After our initial visit in late winter, students working with the Ruderal design team compiled satellite imagery, reviewed drone footage, and composed diagrams describing the mining process and its extents.

While the drone footage from the February visit shows a sparse winter landscape, the satellite imagery shows a river in constant flux, coming to life each spring as a new layer of vegetation spreads over the bed of silt and rocks freshly deposited by winter flooding. As spring progresses, birds, mammals, and amphibians move in to establish a new, temporary ecosystem. This partial record of the last decade reveals the impact of mining activities on the riverbed over time. Ballast mining disturbs the riverbed on a timeline of weeks to months, but this impact can be superseded by spring floods that occur on a much larger scale.

Excavators grapple with this shifting landscape by creating dambas, (roughly translated as “dam”), which allow them to direct the river and its powerful floods. According to the on-site excavators, dambas can be built to protect machinery, but they can also be removed to allow larger floods to replenish excavated material.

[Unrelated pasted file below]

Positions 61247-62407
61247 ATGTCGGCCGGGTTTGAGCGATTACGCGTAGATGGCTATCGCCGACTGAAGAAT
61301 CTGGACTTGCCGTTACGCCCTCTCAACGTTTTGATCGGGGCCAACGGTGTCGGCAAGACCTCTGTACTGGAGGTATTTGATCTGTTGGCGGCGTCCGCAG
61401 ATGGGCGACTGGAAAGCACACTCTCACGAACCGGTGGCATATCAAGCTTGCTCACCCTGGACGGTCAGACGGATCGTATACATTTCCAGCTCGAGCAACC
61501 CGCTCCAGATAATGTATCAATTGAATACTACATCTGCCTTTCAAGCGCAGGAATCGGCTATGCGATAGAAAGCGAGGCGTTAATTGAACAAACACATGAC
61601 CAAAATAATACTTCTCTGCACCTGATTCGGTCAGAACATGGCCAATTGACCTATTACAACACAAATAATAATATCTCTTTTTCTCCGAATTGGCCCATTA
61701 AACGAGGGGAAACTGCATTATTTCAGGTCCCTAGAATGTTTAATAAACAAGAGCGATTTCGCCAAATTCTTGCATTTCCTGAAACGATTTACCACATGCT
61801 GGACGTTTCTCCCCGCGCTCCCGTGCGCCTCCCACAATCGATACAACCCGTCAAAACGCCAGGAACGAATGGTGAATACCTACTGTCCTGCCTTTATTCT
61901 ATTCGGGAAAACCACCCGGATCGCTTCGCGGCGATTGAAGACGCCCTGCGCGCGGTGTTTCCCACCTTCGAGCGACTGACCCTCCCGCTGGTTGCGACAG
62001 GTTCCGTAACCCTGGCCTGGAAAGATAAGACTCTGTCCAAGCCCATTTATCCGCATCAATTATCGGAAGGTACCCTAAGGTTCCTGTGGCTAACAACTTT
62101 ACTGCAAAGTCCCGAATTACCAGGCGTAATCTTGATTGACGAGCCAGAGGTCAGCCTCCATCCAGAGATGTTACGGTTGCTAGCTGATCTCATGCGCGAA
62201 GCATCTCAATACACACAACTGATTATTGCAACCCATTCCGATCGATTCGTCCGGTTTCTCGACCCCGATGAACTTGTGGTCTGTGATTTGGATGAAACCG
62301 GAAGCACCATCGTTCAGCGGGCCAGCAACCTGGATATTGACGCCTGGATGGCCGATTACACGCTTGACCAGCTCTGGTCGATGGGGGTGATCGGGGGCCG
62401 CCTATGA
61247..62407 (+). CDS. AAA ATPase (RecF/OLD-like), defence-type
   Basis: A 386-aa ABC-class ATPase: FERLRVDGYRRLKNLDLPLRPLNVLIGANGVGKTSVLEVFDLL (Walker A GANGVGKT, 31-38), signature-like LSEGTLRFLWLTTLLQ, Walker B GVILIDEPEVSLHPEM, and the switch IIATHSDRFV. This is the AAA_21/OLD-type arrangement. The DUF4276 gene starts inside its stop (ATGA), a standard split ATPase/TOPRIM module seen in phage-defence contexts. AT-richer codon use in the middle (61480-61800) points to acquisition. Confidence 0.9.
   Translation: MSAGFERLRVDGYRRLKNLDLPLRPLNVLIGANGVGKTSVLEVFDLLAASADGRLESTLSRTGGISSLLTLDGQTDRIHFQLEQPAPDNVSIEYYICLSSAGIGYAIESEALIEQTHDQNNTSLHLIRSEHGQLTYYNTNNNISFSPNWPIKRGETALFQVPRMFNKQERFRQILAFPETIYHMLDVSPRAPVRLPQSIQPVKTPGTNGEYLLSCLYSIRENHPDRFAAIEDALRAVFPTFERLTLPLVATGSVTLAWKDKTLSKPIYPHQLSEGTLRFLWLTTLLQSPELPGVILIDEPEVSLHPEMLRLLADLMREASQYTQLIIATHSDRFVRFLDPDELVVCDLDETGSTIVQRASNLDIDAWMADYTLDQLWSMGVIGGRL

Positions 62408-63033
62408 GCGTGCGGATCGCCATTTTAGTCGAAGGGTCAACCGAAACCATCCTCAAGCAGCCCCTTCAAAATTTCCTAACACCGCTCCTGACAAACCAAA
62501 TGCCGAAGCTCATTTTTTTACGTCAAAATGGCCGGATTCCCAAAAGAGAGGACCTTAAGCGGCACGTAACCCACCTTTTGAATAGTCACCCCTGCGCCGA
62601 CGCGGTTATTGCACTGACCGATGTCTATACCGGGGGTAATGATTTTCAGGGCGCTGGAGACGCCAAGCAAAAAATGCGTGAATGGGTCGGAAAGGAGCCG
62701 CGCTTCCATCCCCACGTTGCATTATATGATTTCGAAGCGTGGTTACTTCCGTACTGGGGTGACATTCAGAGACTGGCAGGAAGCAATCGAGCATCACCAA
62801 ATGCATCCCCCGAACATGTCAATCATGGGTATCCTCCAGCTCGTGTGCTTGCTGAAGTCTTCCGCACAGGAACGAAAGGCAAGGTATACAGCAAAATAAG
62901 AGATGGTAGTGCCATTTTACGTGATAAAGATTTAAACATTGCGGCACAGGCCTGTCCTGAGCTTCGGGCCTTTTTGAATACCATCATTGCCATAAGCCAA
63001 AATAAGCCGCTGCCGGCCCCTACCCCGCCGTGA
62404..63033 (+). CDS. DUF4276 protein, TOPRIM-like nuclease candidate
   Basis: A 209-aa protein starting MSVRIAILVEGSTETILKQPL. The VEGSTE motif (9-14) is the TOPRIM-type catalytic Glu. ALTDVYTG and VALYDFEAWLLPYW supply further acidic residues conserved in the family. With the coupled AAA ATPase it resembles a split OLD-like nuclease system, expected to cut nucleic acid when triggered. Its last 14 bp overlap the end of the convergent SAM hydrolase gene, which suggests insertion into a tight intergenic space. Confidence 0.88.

This quarry is an active mine, which complicates traditional notions of ecological restoration. Interestingly, riverbed ecosystems are driven by disturbance rather than stability. Our project proposes that the damba building process can be harnessed to increased the geomorphological diversity of the mining site, where processes of excavation, damba building, and flooding have the potential to create a wide range of microhabitats that support increased species biodiversity.

In the next steps of our project, we will observe sites with distinct morphological conditions within this landscape of uneven disturbance to document how spring and summer bring the these remarkable microhabitats to life.

Read on Substack